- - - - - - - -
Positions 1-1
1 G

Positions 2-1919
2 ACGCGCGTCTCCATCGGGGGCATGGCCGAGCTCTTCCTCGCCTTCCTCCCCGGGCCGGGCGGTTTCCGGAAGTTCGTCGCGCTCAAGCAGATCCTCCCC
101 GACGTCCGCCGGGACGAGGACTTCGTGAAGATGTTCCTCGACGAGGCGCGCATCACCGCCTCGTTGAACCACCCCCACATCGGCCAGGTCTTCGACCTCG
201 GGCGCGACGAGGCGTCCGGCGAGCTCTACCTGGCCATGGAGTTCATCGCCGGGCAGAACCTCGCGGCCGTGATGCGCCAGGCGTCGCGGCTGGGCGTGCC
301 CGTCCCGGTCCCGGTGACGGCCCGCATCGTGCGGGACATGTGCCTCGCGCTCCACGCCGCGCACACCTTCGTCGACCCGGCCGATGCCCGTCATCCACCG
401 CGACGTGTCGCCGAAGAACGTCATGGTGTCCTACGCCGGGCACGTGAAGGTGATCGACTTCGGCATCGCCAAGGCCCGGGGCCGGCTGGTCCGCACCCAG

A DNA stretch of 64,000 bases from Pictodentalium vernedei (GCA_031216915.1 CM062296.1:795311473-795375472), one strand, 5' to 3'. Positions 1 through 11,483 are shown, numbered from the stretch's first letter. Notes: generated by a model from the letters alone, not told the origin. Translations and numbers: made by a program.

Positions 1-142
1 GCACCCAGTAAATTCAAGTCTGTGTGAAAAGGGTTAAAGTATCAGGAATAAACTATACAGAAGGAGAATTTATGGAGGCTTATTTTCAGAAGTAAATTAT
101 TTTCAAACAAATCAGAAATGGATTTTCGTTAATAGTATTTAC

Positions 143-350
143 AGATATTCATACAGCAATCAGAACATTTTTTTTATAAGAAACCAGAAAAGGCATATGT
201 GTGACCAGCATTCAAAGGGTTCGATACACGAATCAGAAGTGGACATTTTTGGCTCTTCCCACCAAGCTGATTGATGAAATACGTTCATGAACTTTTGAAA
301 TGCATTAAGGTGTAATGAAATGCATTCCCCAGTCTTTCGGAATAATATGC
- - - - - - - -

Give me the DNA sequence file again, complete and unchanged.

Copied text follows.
Positions 1-1
1 G

Positions 2-1919
2 ACGCGCGTCTCCATCGGGGGCATGGCCGAGCTCTTCCTCGCCTTCCTCCCCGGGCCGGGCGGTTTCCGGAAGTTCGTCGCGCTCAAGCAGATCCTCCCC
101 GACGTCCGCCGGGACGAGGACTTCGTGAAGATGTTCCTCGACGAGGCGCGCATCACCGCCTCGTTGAACCACCCCCACATCGGCCAGGTCTTCGACCTCG
201 GGCGCGACGAGGCGTCCGGCGAGCTCTACCTGGCCATGGAGTTCATCGCCGGGCAGAACCTCGCGGCCGTGATGCGCCAGGCGTCGCGGCTGGGCGTGCC
301 CGTCCCGGTCCCGGTGACGGCCCGCATCGTGCGGGACATGTGCCTCGCGCTCCACGCCGCGCACACCTTCGTCGACCCGGCCGATGCCCGTCATCCACCG
401 CGACGTGTCGCCGAAGAACGTCATGGTGTCCTACGCCGGGCACGTGAAGGTGATCGACTTCGGCATCGCCAAGGCCCGGGGCCGGCTGGTCCGCACCCAG

A DNA stretch of 64,000 bases from Pictodentalium vernedei (GCA_031216915.1 CM062296.1:795311473-795375472), one strand, 5' to 3'. Positions 1 through 11,483 are shown, numbered from the stretch's first letter. Notes: generated by a model from the letters alone, not told the origin. Translations and numbers: made by a program.

Positions 1-142
1 GCACCCAGTAAATTCAAGTCTGTGTGAAAAGGGTTAAAGTATCAGGAATAAACTATACAGAAGGAGAATTTATGGAGGCTTATTTTCAGAAGTAAATTAT
101 TTTCAAACAAATCAGAAATGGATTTTCGTTAATAGTATTTAC

Positions 143-350
143 AGATATTCATACAGCAATCAGAACATTTTTTTTATAAGAAACCAGAAAAGGCATATGT
201 GTGACCAGCATTCAAAGGGTTCGATACACGAATCAGAAGTGGACATTTTTGGCTCTTCCCACCAAGCTGATTGATGAAATACGTTCATGAACTTTTGAAA
301 TGCATTAAGGTGTAATGAAATGCATTCCCCAGTCTTTCGGAATAATATGC